Charlene Brooks and Kathy Huffman, both of Ariel, were working at the bazaar to earn funds to help the Pleasant View Community Church build a home for a needy family in San Vicente, Baja California, Mexico. Along with handmade items for sale, a quilt was raffled. About 15 women contributed their time and materials to supply the handcrafted merchandise and the raffle prize.

After attending all three bazaars in town, I had been well fed, had purchased some gifts and had the recipe for the famous white chicken chili. I had visited with old friends and made new acquaintances and could see why so many area residents look forward to these three bazaars each year.

Visit Pat Nelson’s Web site at www.storystorm.wordpress.com.

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Filed under Christmas, Holidays, seniors, South County News, Woodland

Spending the Day with Red Hatters

Whether you’re a writer or a retailer, there’s always plenty to do, and it’s hard to set aside time for yourself. Ed2go writing instructor and author Eva Shaw knows it’s important to save time for yourself, so one assignment she gives students is to go on a date and write about it. I just came across this account of my date, written about 1 1/2 years ago. It’s probably about time for another date. See photos of this event at http://www.lewisriver.com.It was fun dressing for my date. I wore jeans, a t-shirt with a picture of a big red hat on the front, and a red wool blazer. I dug out the pretty purple shoes with the open toes from my daughter’s wedding…and I didn’t wear socks because I didn’t want to! Next I had to decide which hat to wear. I chose the red wool felt with a wide, floppy brim and long red and purple feathers. I took off the hat and added a purple dickey under the t-shirt. Perfect. Red and purple.For accessories, I stretched a red-hat bracelet over my wrist, swapped my gold hoop earrings for a pair of glittery red hats, and slipped my purple lanyard with the Red Hat Society medal over my head. I added pins to that: the purple cow with the red hat, my magnetic name tag with “Pat” printed carefully in Sharpie pen, the gaudy red pin from Aunt Liz, and the new Washington State pin. I added a red fan pin with purple tassel to my right lapel. On my left lapel, I lovingly place the glitzy frog with the wiggling legs, a pin given to me from the frog collection of my dearly-departed fun-loving best friend Jan.I drove to the lilac gardens where I met my friend and red-hat sister Andy. We were there to meet a group of red hatters from Silverdale, Washington. They were arriving by bus to celebrate the Red Hat Society birthday by visiting our town’s spectacular gardens. One by one, forty-some ladies stepped off the shiny white bus in their red and purple.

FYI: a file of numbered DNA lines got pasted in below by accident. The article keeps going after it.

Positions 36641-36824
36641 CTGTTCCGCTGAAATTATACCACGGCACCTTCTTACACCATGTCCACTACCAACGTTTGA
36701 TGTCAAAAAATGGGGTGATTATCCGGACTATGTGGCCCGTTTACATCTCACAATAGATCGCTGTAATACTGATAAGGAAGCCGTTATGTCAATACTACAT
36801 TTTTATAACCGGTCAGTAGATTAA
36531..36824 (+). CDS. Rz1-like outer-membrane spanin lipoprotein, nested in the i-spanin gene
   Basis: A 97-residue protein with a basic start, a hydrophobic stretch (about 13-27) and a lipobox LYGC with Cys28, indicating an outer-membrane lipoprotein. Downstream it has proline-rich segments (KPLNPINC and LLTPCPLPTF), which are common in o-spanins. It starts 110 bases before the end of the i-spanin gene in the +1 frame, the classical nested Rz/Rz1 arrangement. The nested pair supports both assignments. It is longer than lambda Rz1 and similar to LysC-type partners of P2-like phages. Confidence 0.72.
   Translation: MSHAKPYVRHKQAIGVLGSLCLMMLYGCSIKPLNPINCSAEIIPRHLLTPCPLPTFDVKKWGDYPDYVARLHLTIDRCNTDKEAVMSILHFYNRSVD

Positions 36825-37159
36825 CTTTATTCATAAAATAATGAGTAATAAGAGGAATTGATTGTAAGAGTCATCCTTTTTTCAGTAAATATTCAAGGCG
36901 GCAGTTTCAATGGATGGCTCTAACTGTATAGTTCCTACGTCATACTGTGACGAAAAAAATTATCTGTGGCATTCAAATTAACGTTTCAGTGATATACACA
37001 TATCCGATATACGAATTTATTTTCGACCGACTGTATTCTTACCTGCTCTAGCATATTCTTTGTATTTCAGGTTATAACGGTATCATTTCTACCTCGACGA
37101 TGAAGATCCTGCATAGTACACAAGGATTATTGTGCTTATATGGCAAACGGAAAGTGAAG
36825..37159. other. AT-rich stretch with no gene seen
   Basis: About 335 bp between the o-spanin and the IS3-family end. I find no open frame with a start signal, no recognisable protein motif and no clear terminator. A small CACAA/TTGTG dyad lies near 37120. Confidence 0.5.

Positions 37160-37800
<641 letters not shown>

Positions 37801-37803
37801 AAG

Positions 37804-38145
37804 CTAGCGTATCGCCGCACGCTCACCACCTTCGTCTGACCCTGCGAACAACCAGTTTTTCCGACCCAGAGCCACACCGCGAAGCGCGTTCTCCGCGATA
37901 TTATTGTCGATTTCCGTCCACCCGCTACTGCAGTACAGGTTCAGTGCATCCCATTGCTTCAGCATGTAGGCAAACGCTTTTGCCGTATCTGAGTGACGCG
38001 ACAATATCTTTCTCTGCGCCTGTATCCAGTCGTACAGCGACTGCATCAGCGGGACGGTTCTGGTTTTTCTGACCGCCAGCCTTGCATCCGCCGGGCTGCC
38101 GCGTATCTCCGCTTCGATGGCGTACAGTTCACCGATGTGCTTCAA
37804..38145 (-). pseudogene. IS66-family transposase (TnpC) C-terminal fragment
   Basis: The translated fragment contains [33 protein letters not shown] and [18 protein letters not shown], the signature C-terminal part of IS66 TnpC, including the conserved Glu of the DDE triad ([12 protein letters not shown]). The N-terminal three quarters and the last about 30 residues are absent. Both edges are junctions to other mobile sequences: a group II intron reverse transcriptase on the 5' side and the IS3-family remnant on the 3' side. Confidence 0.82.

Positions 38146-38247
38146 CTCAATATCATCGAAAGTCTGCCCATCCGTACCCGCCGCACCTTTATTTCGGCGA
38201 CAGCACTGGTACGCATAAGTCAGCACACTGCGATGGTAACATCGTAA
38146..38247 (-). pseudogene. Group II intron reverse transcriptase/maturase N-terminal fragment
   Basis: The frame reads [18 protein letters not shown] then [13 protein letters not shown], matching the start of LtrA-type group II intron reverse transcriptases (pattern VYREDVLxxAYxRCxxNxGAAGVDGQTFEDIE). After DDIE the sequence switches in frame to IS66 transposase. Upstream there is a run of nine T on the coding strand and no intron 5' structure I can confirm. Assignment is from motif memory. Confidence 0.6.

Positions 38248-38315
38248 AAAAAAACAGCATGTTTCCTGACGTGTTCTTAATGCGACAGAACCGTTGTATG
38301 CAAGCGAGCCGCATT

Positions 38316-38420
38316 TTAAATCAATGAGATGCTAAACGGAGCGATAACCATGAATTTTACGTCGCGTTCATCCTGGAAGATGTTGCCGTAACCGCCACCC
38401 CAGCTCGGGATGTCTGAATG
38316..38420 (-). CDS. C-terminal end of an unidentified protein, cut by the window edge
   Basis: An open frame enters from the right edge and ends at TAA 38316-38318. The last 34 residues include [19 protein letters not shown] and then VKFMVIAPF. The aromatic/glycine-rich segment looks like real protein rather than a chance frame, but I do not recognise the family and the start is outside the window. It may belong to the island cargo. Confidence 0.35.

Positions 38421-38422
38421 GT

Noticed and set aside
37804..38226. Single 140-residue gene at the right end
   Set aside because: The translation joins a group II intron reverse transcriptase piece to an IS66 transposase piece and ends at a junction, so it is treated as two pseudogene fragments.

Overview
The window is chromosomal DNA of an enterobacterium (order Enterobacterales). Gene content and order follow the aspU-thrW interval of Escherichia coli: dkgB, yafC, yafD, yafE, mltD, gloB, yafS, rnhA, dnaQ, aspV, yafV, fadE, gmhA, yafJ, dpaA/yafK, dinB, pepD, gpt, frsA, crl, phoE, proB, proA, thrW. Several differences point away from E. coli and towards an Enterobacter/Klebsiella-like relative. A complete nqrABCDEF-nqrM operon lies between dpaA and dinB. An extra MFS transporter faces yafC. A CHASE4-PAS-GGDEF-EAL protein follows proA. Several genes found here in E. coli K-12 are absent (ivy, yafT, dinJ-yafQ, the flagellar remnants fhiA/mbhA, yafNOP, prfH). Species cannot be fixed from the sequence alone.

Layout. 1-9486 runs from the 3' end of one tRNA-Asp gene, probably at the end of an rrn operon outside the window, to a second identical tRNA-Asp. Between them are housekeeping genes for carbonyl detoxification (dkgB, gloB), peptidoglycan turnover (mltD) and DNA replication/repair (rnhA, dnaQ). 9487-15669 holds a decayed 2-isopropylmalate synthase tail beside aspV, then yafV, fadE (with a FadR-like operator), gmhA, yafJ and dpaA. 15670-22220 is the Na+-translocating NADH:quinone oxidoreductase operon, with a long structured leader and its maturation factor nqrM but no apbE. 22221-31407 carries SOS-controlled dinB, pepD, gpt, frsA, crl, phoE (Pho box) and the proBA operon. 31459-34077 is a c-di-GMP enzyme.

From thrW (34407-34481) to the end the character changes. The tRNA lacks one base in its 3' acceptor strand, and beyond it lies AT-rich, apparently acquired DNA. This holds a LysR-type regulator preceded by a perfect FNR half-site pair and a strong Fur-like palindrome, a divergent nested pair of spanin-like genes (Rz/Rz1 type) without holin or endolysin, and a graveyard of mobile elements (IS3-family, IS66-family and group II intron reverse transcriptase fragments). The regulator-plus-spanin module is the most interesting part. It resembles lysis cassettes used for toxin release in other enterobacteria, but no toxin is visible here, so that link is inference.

When you combine reds and purples with the lavenders and pinks of the lilacs, you have the makings of some great photo ops. Flower lovers strolled the brick paths and sucked in the fragrance of the blossoms.

Noel Johnson of www.lewisriver.com was on hand to photograph the gathering. He and his wife Nancy stayed with our group all day, touring and visiting. Andy and I had a great time visiting with them at lunch, where Noel was delighted to be the only male dining with 44 ladies!

Andy left, and I went on to the next stop, the tulip fields. Rainbow colors spread across acres of fertile ground. By then the day was warm, and I was sorry to be wearing the wool hat and jacket, but happy to be spending the day with my new acquaintances.

The ladies boarded the bus to head for their last stop, a shopping trip to my husband’s discount variety store. They had a great time.

The kazoo is the official musical instrument of red hatters. Our store gave each lady a red and purple kazoo, and they could be heard humming “Yankee Doodle Dandy” into their kazoos outside our store. Inside, we presented Noel with a special gift, a windsock of a guy in red and purple attire with the saying, “If you can’t beat ’em, join ’em.” It was perfect for a guy who had just spent all day with a group of red-hatted ladies.

What a great day. I had walked away from all the things I thought were priorities, including my writing lessons. I had fun, I made some new friends, and I discovered some more things to write about. I waved as the big bus drove away and I went back to my desk, happy I’d made time for my date.